Another signature of the qubit–waveguide interaction is the change in the rate of spontaneous emission of the qubit. Tuning the qubit into the bandgap changes the localization length of the waveguide photonic state that dresses the qubit (see Fig. 2f). Since the finite waveguide is connected to an external port which acts as a dissipative environment, the change in localization length \(\ell (\omega )\) is accompanied by a change in the lifetime of the qubit \(T_{{\mathrm{rad}}}(\omega ) \propto e^{2x/\ell (\omega )}\), where x is the total length of the waveguide (see Supplementary Note 5). In addition to radiative decay into the output channel, losses in the resonators in the waveguide also contribute to the qubit’s excited state decay. Using a low power probe in the singlephoton regime we have measured intrinsic Qfactors of 7.2 ± 0.4 × 10^{4} for the individual waveguide resonances between 4.6 and 7.4 GHz. Figure 3b shows the measured qubit lifetime (T_{1}) as a function of its frequency in the bandgap. The solid blue curve in Fig. 3b shows a fitted theoretical curve which takes into account the loss in the waveguide along with a phenomenological intrinsic lifetime of the qubit (T_{l,i} = 10.8 μs). The dashed red curve shows the expected qubit lifetime for an infinite waveguide length. Qualitatively, the measured lifetime of the qubit behaves as expected; the qubit lifetime drastically increases inside the bandgap region and is reduced in the transmission bands. More subtle features of the measured lifetime include multiple, narrow Fanolike spectral features deep within the bandgap. These features arise from what are believed to be interference between parasitic onchip modes and lowQ modes of our external copper box chip packaging. In addition, while the measured lifetime near the upper bandedge is in excellent agreement with the finite waveguide theoretical model, the data near the lower bandedge shows significant deviation. We attribute this discrepancy to the presence of lowQ parasitic resonances, observable in transmission measurements between the qubit XY drive line and the 50Ω CPW port. Possible candidates for such spurious modes include the asymmetric “slotline” modes of the waveguide, which are weakly coupled to our symmetrically grounded CPW line but may couple to the qubit. Further study of the spectrum of these modes and possible methods for suppressing them will be a topic of future studies.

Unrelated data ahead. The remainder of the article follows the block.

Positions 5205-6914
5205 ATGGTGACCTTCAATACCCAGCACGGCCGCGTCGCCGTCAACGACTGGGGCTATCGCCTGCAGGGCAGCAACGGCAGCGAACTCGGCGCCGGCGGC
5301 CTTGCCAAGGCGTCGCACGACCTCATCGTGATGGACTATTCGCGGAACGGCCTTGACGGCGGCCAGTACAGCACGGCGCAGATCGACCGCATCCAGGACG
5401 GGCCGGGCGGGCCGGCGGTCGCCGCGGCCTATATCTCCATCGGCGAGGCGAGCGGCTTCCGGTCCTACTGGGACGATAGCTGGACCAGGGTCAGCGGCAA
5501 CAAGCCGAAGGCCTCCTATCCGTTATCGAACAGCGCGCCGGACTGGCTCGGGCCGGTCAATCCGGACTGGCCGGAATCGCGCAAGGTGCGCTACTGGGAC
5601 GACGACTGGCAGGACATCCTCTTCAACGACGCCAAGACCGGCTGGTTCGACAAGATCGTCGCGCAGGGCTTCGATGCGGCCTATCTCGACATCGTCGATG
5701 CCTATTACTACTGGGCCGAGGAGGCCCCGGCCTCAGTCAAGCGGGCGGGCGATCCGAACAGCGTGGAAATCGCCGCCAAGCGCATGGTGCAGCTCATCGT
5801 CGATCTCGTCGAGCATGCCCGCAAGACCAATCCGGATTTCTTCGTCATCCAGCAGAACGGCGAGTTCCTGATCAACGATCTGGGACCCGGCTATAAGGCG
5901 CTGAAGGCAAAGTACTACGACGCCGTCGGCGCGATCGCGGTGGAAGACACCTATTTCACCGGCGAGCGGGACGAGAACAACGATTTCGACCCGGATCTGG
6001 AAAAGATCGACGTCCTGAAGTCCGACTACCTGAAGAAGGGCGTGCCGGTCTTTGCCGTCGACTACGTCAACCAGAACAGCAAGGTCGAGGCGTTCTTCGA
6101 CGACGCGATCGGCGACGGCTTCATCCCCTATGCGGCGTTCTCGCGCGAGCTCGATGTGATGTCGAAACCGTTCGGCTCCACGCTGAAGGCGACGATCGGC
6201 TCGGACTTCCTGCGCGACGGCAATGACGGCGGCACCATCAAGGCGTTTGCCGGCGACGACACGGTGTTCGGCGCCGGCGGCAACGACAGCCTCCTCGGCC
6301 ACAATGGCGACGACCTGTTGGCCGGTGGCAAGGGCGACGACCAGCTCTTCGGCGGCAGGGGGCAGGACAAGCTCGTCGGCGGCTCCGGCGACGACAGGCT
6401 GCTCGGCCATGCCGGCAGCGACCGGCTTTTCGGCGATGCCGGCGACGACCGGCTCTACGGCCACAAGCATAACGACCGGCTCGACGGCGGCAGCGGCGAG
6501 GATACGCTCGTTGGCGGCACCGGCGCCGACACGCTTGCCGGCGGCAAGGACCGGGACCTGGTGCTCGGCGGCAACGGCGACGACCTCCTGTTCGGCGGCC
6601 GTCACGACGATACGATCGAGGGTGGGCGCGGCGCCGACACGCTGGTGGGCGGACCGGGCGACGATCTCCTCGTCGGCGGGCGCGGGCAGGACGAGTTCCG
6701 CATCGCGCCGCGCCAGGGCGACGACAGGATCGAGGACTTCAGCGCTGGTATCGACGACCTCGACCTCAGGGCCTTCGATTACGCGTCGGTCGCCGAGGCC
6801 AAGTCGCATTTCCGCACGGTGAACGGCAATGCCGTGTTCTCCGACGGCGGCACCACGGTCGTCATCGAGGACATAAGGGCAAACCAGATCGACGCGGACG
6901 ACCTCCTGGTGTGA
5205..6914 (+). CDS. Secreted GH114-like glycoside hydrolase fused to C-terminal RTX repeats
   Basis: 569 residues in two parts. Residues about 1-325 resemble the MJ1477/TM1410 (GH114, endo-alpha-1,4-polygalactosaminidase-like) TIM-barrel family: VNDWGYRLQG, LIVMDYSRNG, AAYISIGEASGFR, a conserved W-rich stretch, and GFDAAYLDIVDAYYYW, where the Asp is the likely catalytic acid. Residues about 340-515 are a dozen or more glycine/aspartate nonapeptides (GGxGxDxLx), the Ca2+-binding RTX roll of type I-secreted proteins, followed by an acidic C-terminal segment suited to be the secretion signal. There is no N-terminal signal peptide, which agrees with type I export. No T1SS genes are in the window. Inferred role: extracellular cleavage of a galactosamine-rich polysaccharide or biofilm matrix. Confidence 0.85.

Focusing on the upper bandedge, we plot as an inset to Fig. 3b a zoomin of the measured qubit lifetime along with theoretical estimates of the different components of qubit decay. Here, the qubit decay results from two dominant effects: detuningdependent coupling to the lossy resonances in the transmission band of the waveguide, and emission into the output port of the finite waveguide structure. The former effect is an incoherent phenomenon arising from a multimode cavityQED picture, whereas the latter effect arises from the coherent interference of bandedge resonances which can be related to the photon bound state picture and resulting localization length. Owing to the weaker dispersion at the upper bandedge, the extent of the photon bound state has an appreciable impact on the qubit lifetime in the N = 9 finite length waveguide. This is most telling in the strongly asymmetric qubit lifetime around the first waveguide resonance in the upper transmission band. Quantitatively, the slope of the radiative component of the lifetime curve in the bandgap near the bandedge can be shown to be proportional to the group delay (see Supplementary Note 6), \(\left {\partial T_{{\mathrm{rad}}}/\partial \omega } \right = T_{{\mathrm{rad}}}\tau _{{\mathrm{delay}}}\). The corresponding group index, n_{g} ≡ τ_{delay}/x, is a property of the waveguide independent of its length x. Here, we measure a slope corresponding to a group index n_{g} ≈ 450, in good correspondence with the circuit model of the lossy metamaterial waveguide.